Diverticula are small outpockets of the bowel that have formed as a result of weaknesses in the bowel wall muscles. These pockets, called diverticula, are generally asymptomatic and go unnoticed. Having these pockets in the bowel is referred to as diverticulosis, and affects 50% of North Americans over age 60. In advanced cases the diverticula can be so profuse that they start to cause problems with stool motility. This can lead to abnormal defecation, bloating, and abdominal pain. Occasionally, a diverticulum becomes infected, which is referred to as diverticulitis. This condition varies from fairly benign to being an emergency. The least serious cases don’t require treatment, while the most severe require emergency surgical removal of the affected part of the bowel.

Photo of Diverticula

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Prostate Cancer

The prostate is a gland found in the male reproductive system that contributes about 25% of semen volume. Cancer of this organ is extremely common, being the most common cancer affecting North American men. It tends to be one of the less aggressive cancers, usually progressing over several decades. It is, however, still the second leading cause of cancer deaths in men (after lung cancer). Symptoms of prostate cancer include frequent urination, trouble urinating, blood in the urine, and pain with urination. Because prostate cancer is so common it is screened for in older men using digital rectal exams and sometimes PSA antigen tests (controversial). Treatment for prostate cancer may include a combination of radiation therapy, chemotherapy, and radical surgery. The specific treatment depends on the stage of the cancer.

The prostate is located below the bladder, surrounding the urethra.

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Wolff-Parkinson-White Syndrome

Wolff-Parkinson-White (WPW) Syndrome is an anatomical abnormality where there is an extra electrical conduction pathway found in the heart. This allows the ventricles (lower portion) of the heart to be excited prematurely. Early contraction means insufficient time for blood filling and can reduce overall cardiac output. Symptoms include palpitation, shortness of breath, and fainting.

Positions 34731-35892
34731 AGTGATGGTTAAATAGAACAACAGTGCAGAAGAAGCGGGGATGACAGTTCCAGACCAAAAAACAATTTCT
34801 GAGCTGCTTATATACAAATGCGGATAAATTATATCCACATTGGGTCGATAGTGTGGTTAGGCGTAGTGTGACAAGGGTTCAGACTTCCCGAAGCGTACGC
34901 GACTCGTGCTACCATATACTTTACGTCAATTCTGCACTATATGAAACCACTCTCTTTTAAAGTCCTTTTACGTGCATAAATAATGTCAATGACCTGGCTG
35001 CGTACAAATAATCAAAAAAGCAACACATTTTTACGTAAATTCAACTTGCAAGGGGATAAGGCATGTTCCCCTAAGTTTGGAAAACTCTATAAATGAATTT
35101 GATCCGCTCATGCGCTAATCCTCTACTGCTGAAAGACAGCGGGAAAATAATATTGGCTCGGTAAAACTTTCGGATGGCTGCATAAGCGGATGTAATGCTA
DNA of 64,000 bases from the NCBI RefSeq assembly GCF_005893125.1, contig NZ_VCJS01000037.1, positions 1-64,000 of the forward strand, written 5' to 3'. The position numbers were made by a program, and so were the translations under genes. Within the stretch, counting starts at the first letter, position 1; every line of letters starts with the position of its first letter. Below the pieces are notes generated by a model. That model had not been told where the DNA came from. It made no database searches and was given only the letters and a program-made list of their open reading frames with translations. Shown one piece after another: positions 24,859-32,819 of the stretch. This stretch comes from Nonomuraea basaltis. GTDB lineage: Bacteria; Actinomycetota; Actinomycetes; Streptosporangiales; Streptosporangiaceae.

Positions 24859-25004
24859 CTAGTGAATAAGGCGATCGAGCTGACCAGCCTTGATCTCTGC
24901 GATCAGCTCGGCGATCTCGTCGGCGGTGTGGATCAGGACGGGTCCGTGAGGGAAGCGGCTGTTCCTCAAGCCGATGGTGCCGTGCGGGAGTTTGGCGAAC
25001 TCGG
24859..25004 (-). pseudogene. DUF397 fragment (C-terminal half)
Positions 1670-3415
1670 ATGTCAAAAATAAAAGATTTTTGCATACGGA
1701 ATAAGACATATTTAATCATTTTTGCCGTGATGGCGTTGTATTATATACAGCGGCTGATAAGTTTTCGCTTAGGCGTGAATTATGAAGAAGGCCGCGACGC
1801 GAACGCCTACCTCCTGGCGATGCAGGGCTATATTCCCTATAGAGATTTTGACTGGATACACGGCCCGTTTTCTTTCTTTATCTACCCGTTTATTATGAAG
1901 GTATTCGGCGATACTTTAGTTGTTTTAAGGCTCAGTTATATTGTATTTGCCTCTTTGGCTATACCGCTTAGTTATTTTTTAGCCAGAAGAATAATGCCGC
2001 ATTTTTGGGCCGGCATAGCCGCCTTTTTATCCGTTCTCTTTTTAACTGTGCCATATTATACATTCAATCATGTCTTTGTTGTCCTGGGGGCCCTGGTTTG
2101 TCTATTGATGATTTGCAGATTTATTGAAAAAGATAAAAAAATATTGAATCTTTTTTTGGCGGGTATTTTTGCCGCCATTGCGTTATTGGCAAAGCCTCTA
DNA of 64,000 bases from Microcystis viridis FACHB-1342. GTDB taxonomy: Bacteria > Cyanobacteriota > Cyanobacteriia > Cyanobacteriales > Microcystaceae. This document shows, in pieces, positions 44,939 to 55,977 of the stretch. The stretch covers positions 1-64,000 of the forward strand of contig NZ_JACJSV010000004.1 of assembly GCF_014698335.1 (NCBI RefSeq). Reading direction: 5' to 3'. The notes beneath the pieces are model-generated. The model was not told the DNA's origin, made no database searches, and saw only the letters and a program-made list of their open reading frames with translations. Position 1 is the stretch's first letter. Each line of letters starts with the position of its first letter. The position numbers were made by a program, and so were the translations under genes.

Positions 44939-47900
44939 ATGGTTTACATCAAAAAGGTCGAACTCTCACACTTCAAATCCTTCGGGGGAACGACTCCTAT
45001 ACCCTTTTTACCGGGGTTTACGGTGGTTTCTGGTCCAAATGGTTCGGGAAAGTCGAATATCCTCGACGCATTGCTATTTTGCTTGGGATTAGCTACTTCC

Long QRS complex on electrocardiogram, typical of Wolff-Parkinson-White.

Further Reading:

ECG: On an electrocardiogram characteristic delta waves can be seen. Has a characteristically long QRS complex.

Terminology: The accessory conduction pathway is referred to as the Bundle of Kent.

Treatment: WPW Syndrome can be stabilized with drugs. The long term treatment is to destroy the extra conduction pathway with radio waves.

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Quadruple X Syndrome

Quadruple X syndrome is a genetic disorder where a female has 4 X chromosomes instead of 2. This disease is extremely rare, with only a few hundred diagnosed cases. The symptoms are variable but often include facial malformations, joint problems, developmental delays, and heart defects. Some girls are able to live relatively normal lives while others are required to be institutionalized. The only treatment that is available is supportive therapy.

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Williams Syndrome

Williams syndrome is a rare genetic condition where affected individuals are elf-like in appearance. The syndrome causes an unusual mixture of symptoms including intellectual disability, heart defects and unusual facial features. Individuals are often friendly and chatty but have a hard time understanding other people. There is no cure for williams syndrome although some treatments like physiotherapy are effective in making the condition more manageable.

Further Reading:

Genetics: The syndrome is caused by a deletion on chromosome 7 that results in loss of the elastin gene. This causes problems in connective tissue, which accounts for the majority of the symptoms.

Incidence: Williams syndrome occurs at approximately 1 in every 5000-20,000 live births, making it a very rare condition.

Pop Culture: This disease has been featured in Season 9 of Law and Order as well as season 4 of House, M.D.

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Strep Throat

Strep throat, also known as Streptococcal pharyngitis, is an infection of the throat by the group A Streptococcus family of bacteria. Strep throat is responsible for around 5-30% of throat infections. The symptoms of strep throat are sore throat, fever, and pus on the tonsils. Strep throat is easily treated by antibiotics like penicillin and bacterial resistance isn’t often a problem. If strep throat isn’t treated quickly it can cause some very severe disorders (see below). Throat infections are taken seriously because of these potential complications.